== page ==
I am reading Trading Volatility by Collin Bennett and he says that you should compute the Greeks using realized volatility rather than implied volatility? Is this actually true? As far as I know the greeks are usually computed using implied volatility

  • 1
    $\begingroup$ Could you elaborate more on the passage you're reading from? Greeks are options sensitivies wrt different factors, e.g. delta is how sensitive the price is wrt changes in underlying, Vega is how sensitive premium is wrt changes in implied vol $\endgroup$ Feb 15, 2022 at 19:33

2 Answers 2


He writes on P. 97 that

Investors should use expected vol, not implied vol, to calculate Greeks.

Expected VOL is NOT realized vol.

He also writes on P.96 that

(using implied volatility as an estimate of future volatility is standard market practice for calculating Greeks)

He mention this in an example demonstrating where discrete delta hedging is causing losses (Lehman collapse) and as he puts it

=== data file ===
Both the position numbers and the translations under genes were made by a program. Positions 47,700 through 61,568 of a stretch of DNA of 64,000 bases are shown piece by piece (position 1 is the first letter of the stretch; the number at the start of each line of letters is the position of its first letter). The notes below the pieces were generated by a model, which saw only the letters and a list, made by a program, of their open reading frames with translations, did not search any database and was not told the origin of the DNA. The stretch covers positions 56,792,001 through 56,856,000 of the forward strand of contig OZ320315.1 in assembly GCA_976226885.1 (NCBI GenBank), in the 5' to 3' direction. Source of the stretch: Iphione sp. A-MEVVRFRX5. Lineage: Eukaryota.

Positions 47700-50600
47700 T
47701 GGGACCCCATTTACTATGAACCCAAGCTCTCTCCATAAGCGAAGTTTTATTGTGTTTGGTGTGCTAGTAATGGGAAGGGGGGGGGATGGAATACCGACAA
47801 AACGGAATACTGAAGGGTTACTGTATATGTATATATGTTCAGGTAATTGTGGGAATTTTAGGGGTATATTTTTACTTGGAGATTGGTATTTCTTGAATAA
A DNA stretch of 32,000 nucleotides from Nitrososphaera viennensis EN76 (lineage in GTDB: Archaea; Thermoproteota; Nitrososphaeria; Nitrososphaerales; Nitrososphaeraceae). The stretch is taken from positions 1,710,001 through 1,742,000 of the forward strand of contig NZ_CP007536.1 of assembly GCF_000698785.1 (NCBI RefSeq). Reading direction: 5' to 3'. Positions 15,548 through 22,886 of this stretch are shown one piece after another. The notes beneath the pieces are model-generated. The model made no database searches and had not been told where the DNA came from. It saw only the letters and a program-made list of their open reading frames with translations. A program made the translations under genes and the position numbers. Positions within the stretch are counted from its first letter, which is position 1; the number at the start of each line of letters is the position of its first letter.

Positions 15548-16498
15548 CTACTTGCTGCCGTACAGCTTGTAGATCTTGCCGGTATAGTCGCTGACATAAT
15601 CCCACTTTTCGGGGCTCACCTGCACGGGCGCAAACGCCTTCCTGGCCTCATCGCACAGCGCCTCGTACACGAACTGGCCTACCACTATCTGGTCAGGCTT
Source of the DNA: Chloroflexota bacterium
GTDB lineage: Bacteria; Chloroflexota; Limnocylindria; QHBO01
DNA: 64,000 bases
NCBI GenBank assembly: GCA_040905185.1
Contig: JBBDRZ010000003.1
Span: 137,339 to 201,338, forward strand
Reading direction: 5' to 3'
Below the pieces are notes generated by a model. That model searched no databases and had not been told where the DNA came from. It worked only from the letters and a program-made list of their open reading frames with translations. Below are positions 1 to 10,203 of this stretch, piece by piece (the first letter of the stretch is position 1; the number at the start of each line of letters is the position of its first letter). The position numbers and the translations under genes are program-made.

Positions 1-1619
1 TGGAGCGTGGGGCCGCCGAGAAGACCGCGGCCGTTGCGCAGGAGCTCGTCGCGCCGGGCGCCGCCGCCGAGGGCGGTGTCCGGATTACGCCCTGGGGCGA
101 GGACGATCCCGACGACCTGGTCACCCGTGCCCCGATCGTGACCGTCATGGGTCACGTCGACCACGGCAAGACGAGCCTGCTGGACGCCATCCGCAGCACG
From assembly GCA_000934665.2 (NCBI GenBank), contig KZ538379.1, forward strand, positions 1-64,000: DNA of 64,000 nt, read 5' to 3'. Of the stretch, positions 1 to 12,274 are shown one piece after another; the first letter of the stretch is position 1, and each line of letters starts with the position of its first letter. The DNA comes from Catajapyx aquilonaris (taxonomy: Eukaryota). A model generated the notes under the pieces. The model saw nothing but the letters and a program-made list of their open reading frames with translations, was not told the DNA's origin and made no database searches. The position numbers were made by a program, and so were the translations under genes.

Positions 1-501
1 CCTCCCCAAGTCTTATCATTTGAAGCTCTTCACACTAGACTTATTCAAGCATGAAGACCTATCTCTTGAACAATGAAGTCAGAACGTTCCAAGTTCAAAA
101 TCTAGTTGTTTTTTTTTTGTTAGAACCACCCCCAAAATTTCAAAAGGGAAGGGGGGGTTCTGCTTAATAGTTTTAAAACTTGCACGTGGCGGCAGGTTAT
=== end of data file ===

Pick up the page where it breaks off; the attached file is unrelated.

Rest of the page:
because using implied volatility as an incorrect future volatility assumption to calculate the delta led to a significant loss

The problem is that in reality, you seldom (if ever) will be able to compute expected vol. It may serve as an example illustrating shortcomings, but computing a delta hedge, as he does, after knowing the volatility (ex-post) is simply infeasible in real world settings. Or putting his example differently, if you would have known Lehman would collapse (or that Bitcoin reached close to 70K), I doubt you would still write in this forum.


you find implied volatility using root finding methods, and with this value you get the greeks, obviously it's a model, not the truth, but something usefull to control risks

you should know that underling stochastic process should be considered when creating the model (most time it doesn't reflect, like black and sholes and geometric brownian motion for stocks), that's why sometimes traders use others methods to calculate greeks, they use others models that 'make sense' to trade or, in this case, others parameters.

you will see different parameters to trade intraday or 'interdays', it's a trader model, not related to risk controls


Your Answer

By clicking “Post Your Answer”, you agree to our terms of service and acknowledge you have read our privacy policy.

Not the answer you're looking for? Browse other questions tagged or ask your own question.